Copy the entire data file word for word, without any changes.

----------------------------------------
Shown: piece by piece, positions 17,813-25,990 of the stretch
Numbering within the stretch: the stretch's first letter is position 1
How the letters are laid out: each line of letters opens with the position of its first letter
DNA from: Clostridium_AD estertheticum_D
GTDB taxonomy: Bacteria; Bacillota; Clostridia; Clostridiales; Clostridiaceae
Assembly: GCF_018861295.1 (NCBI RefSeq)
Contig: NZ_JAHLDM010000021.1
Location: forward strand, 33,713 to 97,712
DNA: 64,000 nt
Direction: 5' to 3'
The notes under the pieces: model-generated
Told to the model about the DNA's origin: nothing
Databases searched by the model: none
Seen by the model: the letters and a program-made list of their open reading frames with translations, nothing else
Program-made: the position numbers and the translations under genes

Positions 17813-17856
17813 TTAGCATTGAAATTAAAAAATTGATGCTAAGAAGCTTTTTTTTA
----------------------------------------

Shown: piece by piece, positions 17,813-25,990 of the stretch
Numbering within the stretch: the stretch's first letter is position 1
How the letters are laid out: each line of letters opens with the position of its first letter
DNA from: Clostridium_AD estertheticum_D
GTDB taxonomy: Bacteria; Bacillota; Clostridia; Clostridiales; Clostridiaceae
Assembly: GCF_018861295.1 (NCBI RefSeq)
Contig: NZ_JAHLDM010000021.1
Location: forward strand, 33,713 to 97,712
DNA: 64,000 nt
Direction: 5' to 3'
The notes under the pieces: model-generated
Told to the model about the DNA's origin: nothing
Databases searched by the model: none
Seen by the model: the letters and a program-made list of their open reading frames with translations, nothing else
Program-made: the position numbers and the translations under genes

Positions 17813-17856
17813 TTAGCATTGAAATTAAAAAATTGATGCTAAGAAGCTTTTTTTTA